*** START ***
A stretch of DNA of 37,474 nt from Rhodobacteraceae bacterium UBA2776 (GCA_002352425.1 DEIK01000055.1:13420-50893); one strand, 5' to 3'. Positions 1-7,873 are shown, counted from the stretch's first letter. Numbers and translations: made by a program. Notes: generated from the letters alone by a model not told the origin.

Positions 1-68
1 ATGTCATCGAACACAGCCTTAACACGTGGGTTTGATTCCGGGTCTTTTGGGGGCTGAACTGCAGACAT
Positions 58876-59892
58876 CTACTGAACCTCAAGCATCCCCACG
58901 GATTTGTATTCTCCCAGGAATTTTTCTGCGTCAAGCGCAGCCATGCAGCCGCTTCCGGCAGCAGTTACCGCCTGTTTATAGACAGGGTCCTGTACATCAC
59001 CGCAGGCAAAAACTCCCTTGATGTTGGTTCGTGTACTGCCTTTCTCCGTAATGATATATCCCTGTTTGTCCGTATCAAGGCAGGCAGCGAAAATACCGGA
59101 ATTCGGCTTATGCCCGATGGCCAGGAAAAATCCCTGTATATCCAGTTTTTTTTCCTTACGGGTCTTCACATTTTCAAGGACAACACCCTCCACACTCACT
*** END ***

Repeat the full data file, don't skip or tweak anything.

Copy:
A stretch of DNA of 37,474 nt from Rhodobacteraceae bacterium UBA2776 (GCA_002352425.1 DEIK01000055.1:13420-50893); one strand, 5' to 3'. Positions 1-7,873 are shown, counted from the stretch's first letter. Numbers and translations: made by a program. Notes: generated from the letters alone by a model not told the origin.

Positions 1-68
1 ATGTCATCGAACACAGCCTTAACACGTGGGTTTGATTCCGGGTCTTTTGGGGGCTGAACTGCAGACAT
Positions 58876-59892
58876 CTACTGAACCTCAAGCATCCCCACG
58901 GATTTGTATTCTCCCAGGAATTTTTCTGCGTCAAGCGCAGCCATGCAGCCGCTTCCGGCAGCAGTTACCGCCTGTTTATAGACAGGGTCCTGTACATCAC
59001 CGCAGGCAAAAACTCCCTTGATGTTGGTTCGTGTACTGCCTTTCTCCGTAATGATATATCCCTGTTTGTCCGTATCAAGGCAGGCAGCGAAAATACCGGA
59101 ATTCGGCTTATGCCCGATGGCCAGGAAAAATCCCTGTATATCCAGTTTTTTTTCCTTACGGGTCTTCACATTTTCAAGGACAACACCCTCCACACTCACT